military experts say.

American intelligence is closely monitoring China, which has
established a special information-warfare group. Pentagon officials
refer to it as "the Great Firewall of China."

A coordinated physical and electronic attack offers a more chilling
scenario. Terrorists blow up structures, then hack the power grid and
emergency systems in those cities, complicating rescue efforts.
Meanwhile, a computer worm wipes out financial records. "It's a
classic bin Laden tactic," says David Thompson, security analyst at
Meta Group. "It multiplies the effects of a physical attack."

Unlikely. The cutting of hundreds of fiber-optic cables which carry
Internet traffic between major hubs knocks out portions of the Net.
Such an operation would require intimate knowledge of where key data
hubs are, which only a handful of Internet firms know. It also would
require a herculean effort. Some fiber cables are underwater and
"you'd need a submarine," says Sunny Vanderbeck, CEO of Web-hoster
Data Return. Plus, such an attack would be short-lived because
Internet traffic would be automatically rerouted around damaged areas,
he says.

Very unlikely. The bombing of Internet facilities, such as major data
hubs, cripples the Internet. "Nearly impossible," says Weston Nicolls,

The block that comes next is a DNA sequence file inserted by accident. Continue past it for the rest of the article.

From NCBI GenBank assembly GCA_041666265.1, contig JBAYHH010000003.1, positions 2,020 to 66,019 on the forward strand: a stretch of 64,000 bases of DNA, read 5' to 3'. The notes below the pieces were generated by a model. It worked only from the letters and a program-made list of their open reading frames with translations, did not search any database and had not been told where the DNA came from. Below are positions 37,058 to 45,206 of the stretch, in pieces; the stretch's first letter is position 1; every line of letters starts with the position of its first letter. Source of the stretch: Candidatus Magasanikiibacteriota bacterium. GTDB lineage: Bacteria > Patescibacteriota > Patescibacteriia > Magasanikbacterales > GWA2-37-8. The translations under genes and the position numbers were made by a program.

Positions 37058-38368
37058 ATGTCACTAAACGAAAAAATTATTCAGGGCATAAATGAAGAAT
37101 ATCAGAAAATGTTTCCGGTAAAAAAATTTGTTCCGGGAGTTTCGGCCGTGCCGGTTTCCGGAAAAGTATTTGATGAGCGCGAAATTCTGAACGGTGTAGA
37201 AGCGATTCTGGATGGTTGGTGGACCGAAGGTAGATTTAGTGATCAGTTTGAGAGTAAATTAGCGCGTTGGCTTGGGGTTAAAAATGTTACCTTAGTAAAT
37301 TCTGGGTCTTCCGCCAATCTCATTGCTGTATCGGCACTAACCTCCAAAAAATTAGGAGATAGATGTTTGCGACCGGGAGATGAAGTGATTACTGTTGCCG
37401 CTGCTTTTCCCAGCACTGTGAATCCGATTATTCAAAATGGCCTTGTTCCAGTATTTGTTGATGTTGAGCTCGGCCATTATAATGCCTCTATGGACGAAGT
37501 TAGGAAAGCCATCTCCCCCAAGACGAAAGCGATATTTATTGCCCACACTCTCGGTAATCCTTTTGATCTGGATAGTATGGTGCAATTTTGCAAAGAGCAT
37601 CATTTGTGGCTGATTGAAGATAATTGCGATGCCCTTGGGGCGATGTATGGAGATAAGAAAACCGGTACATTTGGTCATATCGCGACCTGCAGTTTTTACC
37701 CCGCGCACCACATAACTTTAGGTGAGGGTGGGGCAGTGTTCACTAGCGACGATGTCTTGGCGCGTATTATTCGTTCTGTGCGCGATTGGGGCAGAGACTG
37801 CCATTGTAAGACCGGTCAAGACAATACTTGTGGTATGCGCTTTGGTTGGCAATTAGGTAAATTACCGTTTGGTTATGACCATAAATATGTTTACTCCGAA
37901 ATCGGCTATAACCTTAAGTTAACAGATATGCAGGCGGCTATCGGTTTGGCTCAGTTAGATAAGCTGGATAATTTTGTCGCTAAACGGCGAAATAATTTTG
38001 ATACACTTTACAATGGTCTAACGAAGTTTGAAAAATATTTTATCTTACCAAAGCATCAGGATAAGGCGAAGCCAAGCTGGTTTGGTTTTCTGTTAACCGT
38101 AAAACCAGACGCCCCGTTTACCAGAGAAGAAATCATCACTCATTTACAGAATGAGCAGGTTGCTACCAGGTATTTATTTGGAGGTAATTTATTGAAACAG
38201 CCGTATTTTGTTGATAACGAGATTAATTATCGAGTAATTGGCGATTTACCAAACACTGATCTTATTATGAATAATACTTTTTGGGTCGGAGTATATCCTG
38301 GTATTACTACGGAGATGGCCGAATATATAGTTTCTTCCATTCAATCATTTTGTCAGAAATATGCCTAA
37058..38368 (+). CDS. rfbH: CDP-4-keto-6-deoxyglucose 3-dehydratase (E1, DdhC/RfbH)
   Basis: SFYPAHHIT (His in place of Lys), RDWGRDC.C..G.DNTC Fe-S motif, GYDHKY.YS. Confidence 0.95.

a former member of the National Security Agency now at security firm
Telenisus.

That's because the Internet resembles a cobweb of geographically
dispersed facilities. There are major routing hubs in Silicon Valley,
Washington, Chicago, Dallas and New Jersey, market researcher IDC
says. They link hundreds of Internet service providers and are fed
data from regional routing hubs in such cities as Los Angeles and
Miami. Then, there are miles and miles of cable, hundreds of Internet
data centers that run Web operations and thousands of satellites that
link companies to the Net.

Built to survive

Because there is no single key structure and many backup systems, any
successful attack would require a series of strategic bombings and
would take more time and skill than the Sept. 11 attacks, Internet
experts say.

"The Internet was built to withstand a nuclear disaster," adds IDC
analyst Steve Harris. "When (East Coast) phone service was down Sept.
11, e-mail was working all day. The Internet is resilient."

It would also require huge amounts of inside information from the
likes of AT&T, Uunet, Sprint and other telecom companies. Uunet, which
handles a significant chunk of global online traffic, has not
disclosed locations of its network hubs for years for competitive and
security reasons.

Also, once-vulnerable physical Internet locations have been made less
susceptible. MAE West is a carrier exchange located in San Jose,
Calif. It routes Internet traffic primarily in the Western USA. It and
its Eastern counterpart, MAE East, were once considered prime targets.

But, fearing attack, backup systems were set up in recent years. If
either is knocked out, traffic is automatically rerouted. "The
government built several more as insurance," says cybersecurity lawyer
Matt Yarbrough.

Still, more is needed many say. "Sept. 11 was an overdue wake-up
call," Neumann says. Lawmakers are pushing an antiterrorism bill that,
among other things, defines hacking of "secure" government computers
as terrorist acts. The Bush administration also named Richard Clarke,
who currently heads the government's counterterrorism team, to focus
on cybersecurity efforts.

"The U.S. Is a target," Bennett says. "But we're probably the most
capable to wage this kind of warfare if attacked."